A business is like a machine in the garage.

Each morning I wake up and I open the door to my garage, turn on the lights, and get out my tools.

The machine I’m making only has one purpose.

My aim is to make this machine drive and drive beautifully.

Fast, sure.

Elegantly, definitely.

It will break down, it will have issues.

And it needs to be fueled, constantly.

And after some time once the machine is built, and once it is performing well, maybe even gaining recognition among others…

We make a mistake.

One which has nothing to do with the machine and everything to do with us.

We infuse ourselves into it.

And we do this without meaning to, over time.

We start to see the machine as part of ourselves, and we form an attachment to it.

We see it's mistakes or it's triumphs as a reflection of us.

The work gets less enjoyable…

Sometimes we work double the hours but still don’t see our expected results.

We start asking more from the machine, wondering why it’s no longer providing meaning.

Or why it’s making us feel this way.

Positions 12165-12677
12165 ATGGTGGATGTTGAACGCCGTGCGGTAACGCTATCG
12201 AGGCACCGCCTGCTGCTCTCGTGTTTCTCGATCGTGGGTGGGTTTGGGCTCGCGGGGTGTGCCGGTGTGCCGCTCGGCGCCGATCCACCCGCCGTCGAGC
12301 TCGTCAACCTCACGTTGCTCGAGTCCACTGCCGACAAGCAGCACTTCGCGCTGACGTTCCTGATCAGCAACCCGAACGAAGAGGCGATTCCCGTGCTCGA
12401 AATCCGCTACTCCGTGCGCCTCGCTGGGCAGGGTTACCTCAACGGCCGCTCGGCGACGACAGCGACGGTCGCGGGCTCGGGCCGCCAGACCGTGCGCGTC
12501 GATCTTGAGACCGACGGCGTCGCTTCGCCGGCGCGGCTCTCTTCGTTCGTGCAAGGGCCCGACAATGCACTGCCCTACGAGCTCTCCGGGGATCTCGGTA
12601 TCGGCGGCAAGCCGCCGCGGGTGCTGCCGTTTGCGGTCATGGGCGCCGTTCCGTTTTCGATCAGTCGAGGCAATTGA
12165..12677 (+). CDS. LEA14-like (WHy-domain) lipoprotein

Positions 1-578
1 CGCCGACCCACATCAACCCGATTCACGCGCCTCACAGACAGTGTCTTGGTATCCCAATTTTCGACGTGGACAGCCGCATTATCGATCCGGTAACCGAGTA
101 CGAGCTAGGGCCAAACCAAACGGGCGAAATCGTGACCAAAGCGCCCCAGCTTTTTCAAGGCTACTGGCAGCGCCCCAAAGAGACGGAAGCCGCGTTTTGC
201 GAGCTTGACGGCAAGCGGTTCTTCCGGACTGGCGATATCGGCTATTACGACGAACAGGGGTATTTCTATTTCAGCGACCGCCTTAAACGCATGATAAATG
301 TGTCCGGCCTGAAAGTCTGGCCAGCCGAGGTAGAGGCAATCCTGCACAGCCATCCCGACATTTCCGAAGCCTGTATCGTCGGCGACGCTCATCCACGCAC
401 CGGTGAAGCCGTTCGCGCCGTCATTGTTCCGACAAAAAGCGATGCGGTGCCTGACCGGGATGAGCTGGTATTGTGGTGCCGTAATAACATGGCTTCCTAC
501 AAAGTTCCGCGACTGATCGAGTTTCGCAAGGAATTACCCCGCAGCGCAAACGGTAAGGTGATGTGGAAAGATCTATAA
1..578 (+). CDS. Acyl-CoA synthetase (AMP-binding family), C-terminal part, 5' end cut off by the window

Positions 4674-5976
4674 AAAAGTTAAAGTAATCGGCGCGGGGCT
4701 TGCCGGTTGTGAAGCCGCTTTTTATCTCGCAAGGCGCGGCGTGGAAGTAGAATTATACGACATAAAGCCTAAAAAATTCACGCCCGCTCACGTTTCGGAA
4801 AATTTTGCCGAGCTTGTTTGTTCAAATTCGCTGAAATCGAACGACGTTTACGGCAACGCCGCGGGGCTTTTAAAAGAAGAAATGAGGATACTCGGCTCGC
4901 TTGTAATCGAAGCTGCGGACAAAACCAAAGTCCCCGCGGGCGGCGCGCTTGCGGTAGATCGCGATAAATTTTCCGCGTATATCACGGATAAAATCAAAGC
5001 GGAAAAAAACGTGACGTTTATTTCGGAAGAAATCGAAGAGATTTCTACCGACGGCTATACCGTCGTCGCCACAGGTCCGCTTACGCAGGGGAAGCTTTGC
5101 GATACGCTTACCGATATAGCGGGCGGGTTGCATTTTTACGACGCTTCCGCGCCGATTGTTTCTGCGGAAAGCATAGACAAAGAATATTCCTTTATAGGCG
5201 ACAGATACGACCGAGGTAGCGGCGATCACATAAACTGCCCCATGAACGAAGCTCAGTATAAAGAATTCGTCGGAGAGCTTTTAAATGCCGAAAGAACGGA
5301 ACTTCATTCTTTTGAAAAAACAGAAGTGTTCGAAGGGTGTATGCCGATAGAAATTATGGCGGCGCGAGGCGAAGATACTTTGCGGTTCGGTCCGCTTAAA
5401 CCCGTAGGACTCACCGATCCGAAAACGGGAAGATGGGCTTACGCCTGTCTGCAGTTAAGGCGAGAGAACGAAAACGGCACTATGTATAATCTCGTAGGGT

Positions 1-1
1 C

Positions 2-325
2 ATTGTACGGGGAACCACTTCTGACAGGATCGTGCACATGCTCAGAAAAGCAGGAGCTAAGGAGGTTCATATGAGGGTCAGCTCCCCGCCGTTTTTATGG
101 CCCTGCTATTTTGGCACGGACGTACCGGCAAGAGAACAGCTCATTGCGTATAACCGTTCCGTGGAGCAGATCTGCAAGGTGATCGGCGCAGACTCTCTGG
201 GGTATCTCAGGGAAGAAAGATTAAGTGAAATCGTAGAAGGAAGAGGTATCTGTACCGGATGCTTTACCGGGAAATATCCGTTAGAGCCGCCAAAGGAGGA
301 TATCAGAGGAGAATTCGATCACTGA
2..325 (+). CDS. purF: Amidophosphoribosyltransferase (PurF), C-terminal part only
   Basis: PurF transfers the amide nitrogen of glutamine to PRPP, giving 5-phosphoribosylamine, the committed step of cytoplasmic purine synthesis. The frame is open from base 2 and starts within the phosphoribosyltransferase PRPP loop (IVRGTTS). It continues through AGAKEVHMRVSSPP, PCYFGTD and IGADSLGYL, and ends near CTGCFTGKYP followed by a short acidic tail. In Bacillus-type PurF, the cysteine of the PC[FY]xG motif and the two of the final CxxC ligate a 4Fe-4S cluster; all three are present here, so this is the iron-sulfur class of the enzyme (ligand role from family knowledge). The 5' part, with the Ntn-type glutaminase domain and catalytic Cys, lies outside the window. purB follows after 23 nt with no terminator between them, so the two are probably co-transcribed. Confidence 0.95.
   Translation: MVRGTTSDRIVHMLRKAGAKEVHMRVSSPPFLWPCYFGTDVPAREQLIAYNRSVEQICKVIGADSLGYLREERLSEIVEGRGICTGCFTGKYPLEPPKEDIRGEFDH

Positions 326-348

The problem is it’s just a machine.

The problem is someone who confuses these things slowly ceases to take chances...

We become careful, and protective.

And we do this because we believe that each time we’re taking a risk, we’re risking ourselves.

We do this even though taking a risk is typically only a minor mistake to something we can fix.

We’ve forgotten that what we’re working on is separate from the world outside of the garage.

And that at the end of the day, we get to return to the house, or tend to the yard and leave the machine in its spot in the garage. There's an entire world outside of it.

And once we realize this separation… we can go back to working on the machine in a new way.

Instead of drudging to the door, we wake up early to get a start on it.

We remember the pleasure of what it was like to build and the process of making tweaks and seeing results.

And we no longer lose ourselves in it.

And our upgrades to the machine happen effortlessly.

And we look forward to our time in the garage, but also outside of it.

And as we close the door for the night... we marvel at what it’s become.

xx David